"Our politics in Congress has become tribal in some ways. We have the tribe of the Democrats and tribe of the Republicans," Bayh said, appearing on CNN's State of the Union with Democrat Jon Corzine, a former New Jersey governor and senator, and Republican Susan Molinari, a former House member from New York.
In discussing partisanship, Molinari said that "women have a tendency to band together a little bit more than the men."
Bayh interjected: "It's testosterone poisoning; it's not our fault."
"You said it. I didn't," Molinari joked in response.
Bayh, who stunned Democrats last week when he announced he will not seek re-election in November, spoke about why he believes Congress can't get much done.
"Well, the culture really has changed," Bayh told CNN Senior Political Correspondent Candy Crowley.
"We have a lot of wonderful people, well-meaning people, but they're trapped in a system that's dysfunctional," said Bayh, whose father also served in the Senate.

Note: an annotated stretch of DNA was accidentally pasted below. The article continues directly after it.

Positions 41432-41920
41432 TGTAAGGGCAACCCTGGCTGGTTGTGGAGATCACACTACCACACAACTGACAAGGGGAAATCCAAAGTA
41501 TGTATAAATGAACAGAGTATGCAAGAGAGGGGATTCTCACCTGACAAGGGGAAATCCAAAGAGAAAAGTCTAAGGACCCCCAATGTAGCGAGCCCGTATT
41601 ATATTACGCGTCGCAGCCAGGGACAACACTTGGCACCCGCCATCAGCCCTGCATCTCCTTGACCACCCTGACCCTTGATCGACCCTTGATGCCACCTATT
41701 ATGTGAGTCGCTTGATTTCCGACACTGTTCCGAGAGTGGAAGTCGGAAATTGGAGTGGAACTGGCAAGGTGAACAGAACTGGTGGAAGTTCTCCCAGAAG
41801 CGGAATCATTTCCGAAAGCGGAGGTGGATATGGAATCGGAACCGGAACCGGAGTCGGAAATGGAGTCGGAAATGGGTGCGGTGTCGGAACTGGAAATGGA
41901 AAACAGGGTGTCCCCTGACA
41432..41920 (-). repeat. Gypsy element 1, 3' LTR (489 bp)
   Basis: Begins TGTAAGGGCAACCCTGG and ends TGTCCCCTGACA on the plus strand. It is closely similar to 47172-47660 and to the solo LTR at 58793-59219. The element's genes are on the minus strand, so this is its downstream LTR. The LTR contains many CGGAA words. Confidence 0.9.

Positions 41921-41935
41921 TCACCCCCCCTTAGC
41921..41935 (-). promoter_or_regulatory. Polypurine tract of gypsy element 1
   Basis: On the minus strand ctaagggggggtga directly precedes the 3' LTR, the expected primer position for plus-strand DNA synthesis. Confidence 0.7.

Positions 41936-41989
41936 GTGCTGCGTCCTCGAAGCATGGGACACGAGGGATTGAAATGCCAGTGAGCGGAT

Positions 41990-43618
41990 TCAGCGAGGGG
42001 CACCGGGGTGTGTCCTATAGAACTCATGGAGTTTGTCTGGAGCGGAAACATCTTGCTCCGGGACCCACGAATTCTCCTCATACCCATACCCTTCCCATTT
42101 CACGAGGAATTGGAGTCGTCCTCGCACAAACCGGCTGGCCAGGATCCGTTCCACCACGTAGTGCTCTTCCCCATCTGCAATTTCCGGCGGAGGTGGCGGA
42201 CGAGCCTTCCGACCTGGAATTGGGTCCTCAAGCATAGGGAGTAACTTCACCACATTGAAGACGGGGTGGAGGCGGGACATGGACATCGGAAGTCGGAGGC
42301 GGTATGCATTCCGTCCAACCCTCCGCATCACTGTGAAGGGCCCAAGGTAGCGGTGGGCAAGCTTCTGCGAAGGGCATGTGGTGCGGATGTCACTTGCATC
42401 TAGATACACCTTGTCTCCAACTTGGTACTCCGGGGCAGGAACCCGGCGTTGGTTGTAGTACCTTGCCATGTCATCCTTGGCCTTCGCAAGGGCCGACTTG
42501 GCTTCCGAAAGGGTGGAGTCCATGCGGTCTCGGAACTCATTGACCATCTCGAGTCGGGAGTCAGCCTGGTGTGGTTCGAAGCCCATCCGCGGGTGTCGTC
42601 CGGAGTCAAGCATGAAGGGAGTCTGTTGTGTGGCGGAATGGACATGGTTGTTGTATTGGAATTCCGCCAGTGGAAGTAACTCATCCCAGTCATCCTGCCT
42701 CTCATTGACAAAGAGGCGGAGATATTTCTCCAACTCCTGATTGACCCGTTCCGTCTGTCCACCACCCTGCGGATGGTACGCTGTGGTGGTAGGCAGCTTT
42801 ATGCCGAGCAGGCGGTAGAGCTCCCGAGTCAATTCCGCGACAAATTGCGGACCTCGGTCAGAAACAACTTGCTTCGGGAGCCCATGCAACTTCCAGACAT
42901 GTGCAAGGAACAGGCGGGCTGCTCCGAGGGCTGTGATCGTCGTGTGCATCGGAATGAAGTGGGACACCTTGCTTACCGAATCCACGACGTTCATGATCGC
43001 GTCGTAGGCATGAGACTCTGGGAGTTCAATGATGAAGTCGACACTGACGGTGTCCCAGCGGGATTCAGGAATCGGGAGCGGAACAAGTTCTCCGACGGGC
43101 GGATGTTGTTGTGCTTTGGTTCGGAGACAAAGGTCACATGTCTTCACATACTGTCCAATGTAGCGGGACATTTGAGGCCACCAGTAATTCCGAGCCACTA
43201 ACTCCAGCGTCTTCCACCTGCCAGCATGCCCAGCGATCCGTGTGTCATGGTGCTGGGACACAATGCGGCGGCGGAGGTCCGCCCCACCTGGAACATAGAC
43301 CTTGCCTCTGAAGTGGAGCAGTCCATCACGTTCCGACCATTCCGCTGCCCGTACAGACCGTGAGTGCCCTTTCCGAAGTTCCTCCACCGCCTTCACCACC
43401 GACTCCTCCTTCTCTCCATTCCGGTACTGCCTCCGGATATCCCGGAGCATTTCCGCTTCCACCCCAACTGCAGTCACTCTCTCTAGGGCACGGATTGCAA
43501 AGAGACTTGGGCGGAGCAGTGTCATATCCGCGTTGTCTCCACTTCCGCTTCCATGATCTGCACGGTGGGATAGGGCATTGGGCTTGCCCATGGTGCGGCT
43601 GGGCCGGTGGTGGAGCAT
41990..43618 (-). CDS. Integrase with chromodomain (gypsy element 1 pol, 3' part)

The Indiana Democrat faulted the culture of Congress and political fundraising. "Back in my father's day, there was a lot more interaction. You had friendships across the aisle regardless of partisanship, regardless of ideology," said Bayh.
Corzine was even more blunt in his analysis.
"Winning has become the objective more than problem solving or the common good," the New Jersey Democrat told Crowley. "And I think it infects both sides. I don't think it's one side or the other. And so everything is focused on the election outcomes and people have lost track that sometimes good people do things that may not be as politically attractive."
For her part, Molinari was less critical of Capitol Hill.
"I still think Washington is a pretty good place with some terrific people working here," she said.
Follow Martina Stewart on Twitter: @MMStewartCNN